Some 4km due west of the Imperial Palace, Shinjuku (新宿) is the modern heart of Tokyo. From the love hotels and hostess bars of Kabukichō to shop-till-you-drop department stores and hi-tech towers, the district offers a tantalising microcosm of the city.
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Vast Shinjuku Station, a messy combination of three train terminals and connecting subway lines, splits the area into two. There’s also the separate Seibu Shinjuku Station, northeast of the JR station. At least two million commuters are fed into these stations every day and spun out of sixty exits. If you get lost here (it’s easily done), head immediately for street level and get your bearings from the skyscrapers to the west.
West of the station, Nishi-Shinjuku (西新宿) is dominated by skyscrapers. The one to aim for is the monumental Tokyo Metropolitan Government Building or TMGB (東京都庁), a 400,000-square-metre complex from which the city is administered, designed by Tange Kenzō. The complex – which includes twin 48-storey towers, an adjacent tower block, the Metropolitan Assembly Hall (where the city’s councillors meet) and a sweeping, statue-lined and colonnaded plaza – feels like Gotham City. On the ground floor of the No. 1 Tower you’ll find the excellent Tokyo Tourist Information Centre; free tours of the complex depart from here. Both the towers have observation rooms on their 45th floors; the southern one is preferable as it has a café. It’s worth timing your visit for dusk, so you can see the multicoloured lights of Shinjuku spark into action as the setting sun turns the sky a deep photochemical orange.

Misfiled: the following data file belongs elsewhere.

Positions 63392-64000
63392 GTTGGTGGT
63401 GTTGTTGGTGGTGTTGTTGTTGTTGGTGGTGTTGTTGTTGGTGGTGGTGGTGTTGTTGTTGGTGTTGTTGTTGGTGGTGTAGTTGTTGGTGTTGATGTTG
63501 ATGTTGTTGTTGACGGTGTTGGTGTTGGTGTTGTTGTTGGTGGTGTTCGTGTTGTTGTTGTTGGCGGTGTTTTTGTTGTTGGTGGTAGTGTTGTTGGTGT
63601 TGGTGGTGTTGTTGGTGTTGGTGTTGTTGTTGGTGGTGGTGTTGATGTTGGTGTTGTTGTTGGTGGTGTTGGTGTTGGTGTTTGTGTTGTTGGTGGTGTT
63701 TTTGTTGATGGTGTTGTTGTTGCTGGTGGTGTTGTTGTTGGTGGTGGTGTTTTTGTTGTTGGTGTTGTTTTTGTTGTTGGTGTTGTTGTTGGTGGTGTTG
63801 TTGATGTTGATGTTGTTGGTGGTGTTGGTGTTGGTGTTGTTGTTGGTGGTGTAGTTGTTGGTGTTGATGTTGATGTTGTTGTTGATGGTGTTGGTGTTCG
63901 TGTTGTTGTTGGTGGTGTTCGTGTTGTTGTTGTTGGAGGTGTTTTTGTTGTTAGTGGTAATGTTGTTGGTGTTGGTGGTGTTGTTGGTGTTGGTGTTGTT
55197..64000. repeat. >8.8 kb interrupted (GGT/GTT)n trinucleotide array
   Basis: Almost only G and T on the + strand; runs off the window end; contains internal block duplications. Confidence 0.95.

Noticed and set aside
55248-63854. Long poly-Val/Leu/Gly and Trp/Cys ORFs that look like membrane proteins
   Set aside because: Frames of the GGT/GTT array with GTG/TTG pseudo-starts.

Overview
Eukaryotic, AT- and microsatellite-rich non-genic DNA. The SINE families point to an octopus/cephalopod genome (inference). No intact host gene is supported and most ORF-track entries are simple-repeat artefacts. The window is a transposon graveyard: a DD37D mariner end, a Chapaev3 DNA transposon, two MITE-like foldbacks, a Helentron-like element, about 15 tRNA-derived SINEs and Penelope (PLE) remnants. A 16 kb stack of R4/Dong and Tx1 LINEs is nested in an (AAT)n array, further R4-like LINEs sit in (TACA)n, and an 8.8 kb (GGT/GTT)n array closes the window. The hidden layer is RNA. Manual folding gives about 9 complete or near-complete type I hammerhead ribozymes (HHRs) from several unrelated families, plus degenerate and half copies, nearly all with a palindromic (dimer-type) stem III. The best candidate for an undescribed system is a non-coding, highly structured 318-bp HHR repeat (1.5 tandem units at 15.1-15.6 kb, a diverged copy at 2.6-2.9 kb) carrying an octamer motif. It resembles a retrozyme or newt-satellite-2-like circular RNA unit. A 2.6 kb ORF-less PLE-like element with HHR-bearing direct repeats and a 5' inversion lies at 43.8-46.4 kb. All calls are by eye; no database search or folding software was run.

Of the area’s other towers, the most visually striking is the new Mode Gakuen Cocoon Tower. This dazzling fifty-storey cross-hatched structure, close to Shinjuku Station, houses a fashion and computer studies college.
Still on the station’s west side, squashed up against the tracks running north from the Odakyū department store, is Omoide Yokochō (思い出横丁), meaning “memories alley”. It’s also known as Shomben Yokochō (Piss Alley), a reference to the time when patrons of the area’s many cramped yakitori joints and bars had to relieve themselves in the street for lack of other facilities. Don’t be put off; there are toilets these days and the alley remains a cheap and atmospheric place to eat and drink. Enjoy it while you can, as there’s talk of redeveloping the area. A pedestrian tunnel at the southern end of the alley provides a short cut to the east side of Shinjuku Station.
Golden Gai renaissance
Intellectuals and artists have rubbed shoulders with Kabukichō’s demimonde since just after World War II in the tiny bars of Golden Gai (ゴールデン街). For decades, this hugely atmospheric warren of around 150 drinking dens has teetered on the brink of oblivion, the cinderblock buildings under threat from both property developers and from their own shoddy construction.
Recently, though, Golden Gai seems to be undergoing a mini-renaissance as a new generation of bar masters and mistresses takes over some of the shoebox establishments. Most bars continue to welcome regulars only (and charge exorbitant prices to anyone else), but with several places now posting their table and drink charges outside the door, gaijin visitors don’t need to risk being fleeced rotten.
Champion, at Golden Gai’s main entrance off Shiki-no-michi, has no cover charge and all drinks are a bargain ¥500. The catch? You have to endure tone-deaf patrons crooning karaoke for ¥100 a song. Punk rockers will get more of a kick from Hair of the Dogs (¥800 cover charge), marked by a Sex Pistols poster on the door and a thudding soundtrack of rebellious music inside. Another possibility is Albatross G (cover charge ¥300), a dark and slightly sleazy sister bar to the arty Albatross in Omoide Okochō.